Alexis Henry is a plus size / curve model and mental health advocate based in New York City. As a model, Alexis has worked with several top brands, such as Ashley Stewart, Dia & Co., Fashionova, Nike, Old Navy, Rebdolls, Savage X Fenty, Universal Standard, and Urban Decay Cosmetics among others. She has also walked down the runway at various Fashion Week shows. As a mental health advocate Alexis champions body confidence and self acceptance, she has produced workshops on body confidence and has also mentored childen in NYC’s charter schools. We recently had the chance to interview Alexis about her career and work to date, here’s what she had to say...
Solstice: Please tell us about yourself. Where are you from and how did you get into modelling?
Alexis: I was raised in a small town in Ohio. I always wanted to work as fashion writer and I saw myself working up to becoming an Editor of a major magazine. That was my plan at around age 9/10. I was enamoured with makeup and clothes early on but never considered modelling as an option.
I was scouted by a couple who opened an agency and wanted me to come in and talk about signing. I learned that I would be considered as a plus model and should focus on commercials and store ad type modelling. I never signed with them though, as they seemed like a scam and my mother wasn’t convinced by them. I still wanted to work in fashion, so I ended up moving to L.A for school and did freelance modelling on the side.
I think L.A is where I learned to love the art in creating photographs and concepts. I met a lot of other artists that love what they do. We would collaborate and work on really fun shoots. I loved working there but I knew that if I wanted to really make it in fashion, I had to move to N.Y.C. So I submitted to a few agencies and got signed to one. This lead me to moving to the city and continuing the journey here.
Solstice: What is the best and hardest thing about being a plus size model?
Alexis: I’d say the hardest part is not wanting to be put in a box. It always feels like a fight for a seat at the table, which is exhausting. Who knows who. Who went where. Who’s invited there. Working in a very reserved industry feels like constantly being vulnerable and trying to fit in. Sometimes I don’t always follow the rules of what people expect of me. However, I like being me and I like creating. It’s how I express myself and cope with life. A big part of my career is based on projects that teams and I create, to push narratives, messages and maybe even boundaries at times.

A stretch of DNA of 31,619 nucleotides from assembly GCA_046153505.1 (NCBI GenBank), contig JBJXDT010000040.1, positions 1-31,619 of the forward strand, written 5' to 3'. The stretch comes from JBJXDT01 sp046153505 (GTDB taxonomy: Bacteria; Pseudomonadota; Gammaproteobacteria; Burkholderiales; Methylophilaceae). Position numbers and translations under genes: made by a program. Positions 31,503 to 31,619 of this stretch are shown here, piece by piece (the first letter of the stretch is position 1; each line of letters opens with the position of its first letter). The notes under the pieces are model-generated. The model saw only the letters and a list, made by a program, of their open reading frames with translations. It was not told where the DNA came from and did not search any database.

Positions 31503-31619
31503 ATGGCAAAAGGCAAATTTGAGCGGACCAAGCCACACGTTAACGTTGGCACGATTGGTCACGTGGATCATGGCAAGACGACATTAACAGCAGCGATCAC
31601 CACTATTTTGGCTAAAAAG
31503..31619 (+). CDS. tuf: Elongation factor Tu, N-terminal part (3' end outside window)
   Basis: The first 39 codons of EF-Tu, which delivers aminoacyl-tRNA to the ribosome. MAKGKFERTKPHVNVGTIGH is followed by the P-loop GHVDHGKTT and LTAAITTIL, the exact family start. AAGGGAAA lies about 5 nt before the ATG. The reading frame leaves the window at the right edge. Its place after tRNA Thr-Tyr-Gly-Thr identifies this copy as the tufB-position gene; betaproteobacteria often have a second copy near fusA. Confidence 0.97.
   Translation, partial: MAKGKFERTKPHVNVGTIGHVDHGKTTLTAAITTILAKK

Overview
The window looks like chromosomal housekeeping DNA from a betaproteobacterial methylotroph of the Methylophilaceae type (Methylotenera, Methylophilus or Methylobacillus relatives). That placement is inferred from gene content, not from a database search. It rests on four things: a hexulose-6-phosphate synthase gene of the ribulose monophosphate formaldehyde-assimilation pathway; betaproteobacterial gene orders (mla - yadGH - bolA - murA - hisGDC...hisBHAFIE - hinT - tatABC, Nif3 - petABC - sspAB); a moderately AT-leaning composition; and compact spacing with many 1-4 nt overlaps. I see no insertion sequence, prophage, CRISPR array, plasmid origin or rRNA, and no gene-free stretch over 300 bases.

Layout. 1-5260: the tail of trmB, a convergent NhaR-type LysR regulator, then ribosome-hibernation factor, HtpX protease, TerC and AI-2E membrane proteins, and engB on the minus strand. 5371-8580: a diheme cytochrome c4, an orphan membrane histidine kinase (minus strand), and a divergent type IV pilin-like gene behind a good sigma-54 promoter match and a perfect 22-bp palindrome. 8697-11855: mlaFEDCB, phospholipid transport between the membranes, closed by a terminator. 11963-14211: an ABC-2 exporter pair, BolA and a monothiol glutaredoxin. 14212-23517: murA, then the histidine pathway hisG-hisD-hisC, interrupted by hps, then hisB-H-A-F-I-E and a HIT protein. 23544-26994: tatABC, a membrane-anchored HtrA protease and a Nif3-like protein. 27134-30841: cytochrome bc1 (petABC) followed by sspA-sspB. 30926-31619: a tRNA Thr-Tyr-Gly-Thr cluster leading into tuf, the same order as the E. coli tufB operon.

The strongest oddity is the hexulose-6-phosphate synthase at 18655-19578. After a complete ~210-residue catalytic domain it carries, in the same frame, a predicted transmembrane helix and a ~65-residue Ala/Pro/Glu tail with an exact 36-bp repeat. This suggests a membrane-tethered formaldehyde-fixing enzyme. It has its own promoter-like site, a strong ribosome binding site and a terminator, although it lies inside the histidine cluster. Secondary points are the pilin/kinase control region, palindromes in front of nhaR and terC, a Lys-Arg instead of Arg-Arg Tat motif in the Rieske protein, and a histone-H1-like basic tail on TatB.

The best part is making a message through my work that sticks with people. Whether that be with a brand/client or my team, I want people to always see realism in media and on social media. When people see and understand why progression is necessary to the point of also becoming more open and inclusive themselves, that always feels good.
Solstice: What is the biggest misconception about being a curve model?
Alexis: I’d say the biggest misconception is that there is only one lane for curve models. That we all belong to the E-Comm world and not with high fashion concepts as much. People are breaking those stereotypes of course, but nonetheless, it’s something still needing to progress.
Solstice: What are some steps the industry can take towards being more inclusive ?
Alexis: One thing is to actually care about representation enough to hire creatives of different sizes/shapes/ethnicities. Put the same thought and detail you do with straight-size clothing into plus.
Another tip would be to talk to different kinds of people. Don’t take their ideas and retell the story. Take these people off of your mood boards. Hire these people. Pay these people.
Solstice: How would you describe your style?
Alexis: My style is really based on my mood of the day. I love mixing flowy, feminine fabrics and things that fall on me with sneakers. I love to be comfortable but also well dressed, like I threw my outfit on effortlessly.
Solstice: Who are your style icons?
Alexis: Rihanna never has or probably will ever disappoint. She’s always first to mind when thinking of stylish people. Eartha Kitt was major, too. She was revolutionary and sultry at the same time and made you feel like being a woman was something just divine. I also really love how young and iconic Zendaya is. Her style is everything. Solange, Janet Jackson and every black woman in the 90’s.
Solstice: Do you have a team? What is the hardest thing about collaborations in your opinion?
Alexis: I do! I have a few different creatives that I work with but one constant is my best friend and stylist Kafui. He’s the brains behind most shoots I do. The hardest thing about collaborations is time and communication. Trying to get things finalised for magazine submissions in a specific way and time frame can be hard because not everyone communicates the same. But we make it through and always make it work.
Solstice: Who are some of your favourite designers? Why?
Alexis: Christian Siriano is really influential because he’s amazing at what he does and believes in inclusion with his work. You see that every NYFW. Fe Noel and Anifa Mvuemba of Hanifa are my two favs right now because their pieces are amazing and tell a story.